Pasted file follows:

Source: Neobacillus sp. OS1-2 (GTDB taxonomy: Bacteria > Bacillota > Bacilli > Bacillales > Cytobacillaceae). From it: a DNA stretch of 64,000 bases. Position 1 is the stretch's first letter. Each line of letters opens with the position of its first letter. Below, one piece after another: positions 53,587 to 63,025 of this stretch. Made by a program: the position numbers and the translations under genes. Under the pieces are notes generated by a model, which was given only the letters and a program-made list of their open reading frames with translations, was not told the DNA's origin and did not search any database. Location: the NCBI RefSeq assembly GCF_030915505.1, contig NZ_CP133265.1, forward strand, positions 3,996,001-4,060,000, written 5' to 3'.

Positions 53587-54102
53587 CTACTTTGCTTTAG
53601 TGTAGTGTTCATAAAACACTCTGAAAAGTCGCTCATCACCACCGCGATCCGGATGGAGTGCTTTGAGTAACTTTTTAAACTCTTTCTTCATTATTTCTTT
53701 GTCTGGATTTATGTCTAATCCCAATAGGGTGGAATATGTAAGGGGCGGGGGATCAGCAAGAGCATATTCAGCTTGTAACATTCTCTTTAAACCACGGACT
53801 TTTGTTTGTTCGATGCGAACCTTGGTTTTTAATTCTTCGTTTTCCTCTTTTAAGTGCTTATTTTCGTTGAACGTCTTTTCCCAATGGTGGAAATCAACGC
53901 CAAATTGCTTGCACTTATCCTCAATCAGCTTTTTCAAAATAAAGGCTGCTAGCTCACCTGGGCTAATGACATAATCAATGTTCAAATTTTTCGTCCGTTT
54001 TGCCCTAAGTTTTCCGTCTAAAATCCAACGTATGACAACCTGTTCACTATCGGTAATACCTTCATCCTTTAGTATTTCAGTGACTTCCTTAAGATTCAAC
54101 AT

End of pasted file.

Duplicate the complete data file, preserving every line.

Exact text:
Source: Neobacillus sp. OS1-2 (GTDB taxonomy: Bacteria > Bacillota > Bacilli > Bacillales > Cytobacillaceae). From it: a DNA stretch of 64,000 bases. Position 1 is the stretch's first letter. Each line of letters opens with the position of its first letter. Below, one piece after another: positions 53,587 to 63,025 of this stretch. Made by a program: the position numbers and the translations under genes. Under the pieces are notes generated by a model, which was given only the letters and a program-made list of their open reading frames with translations, was not told the DNA's origin and did not search any database. Location: the NCBI RefSeq assembly GCF_030915505.1, contig NZ_CP133265.1, forward strand, positions 3,996,001-4,060,000, written 5' to 3'.

Positions 53587-54102
53587 CTACTTTGCTTTAG
53601 TGTAGTGTTCATAAAACACTCTGAAAAGTCGCTCATCACCACCGCGATCCGGATGGAGTGCTTTGAGTAACTTTTTAAACTCTTTCTTCATTATTTCTTT
53701 GTCTGGATTTATGTCTAATCCCAATAGGGTGGAATATGTAAGGGGCGGGGGATCAGCAAGAGCATATTCAGCTTGTAACATTCTCTTTAAACCACGGACT
53801 TTTGTTTGTTCGATGCGAACCTTGGTTTTTAATTCTTCGTTTTCCTCTTTTAAGTGCTTATTTTCGTTGAACGTCTTTTCCCAATGGTGGAAATCAACGC
53901 CAAATTGCTTGCACTTATCCTCAATCAGCTTTTTCAAAATAAAGGCTGCTAGCTCACCTGGGCTAATGACATAATCAATGTTCAAATTTTTCGTCCGTTT
54001 TGCCCTAAGTTTTCCGTCTAAAATCCAACGTATGACAACCTGTTCACTATCGGTAATACCTTCATCCTTTAGTATTTCAGTGACTTCCTTAAGATTCAAC
54101 AT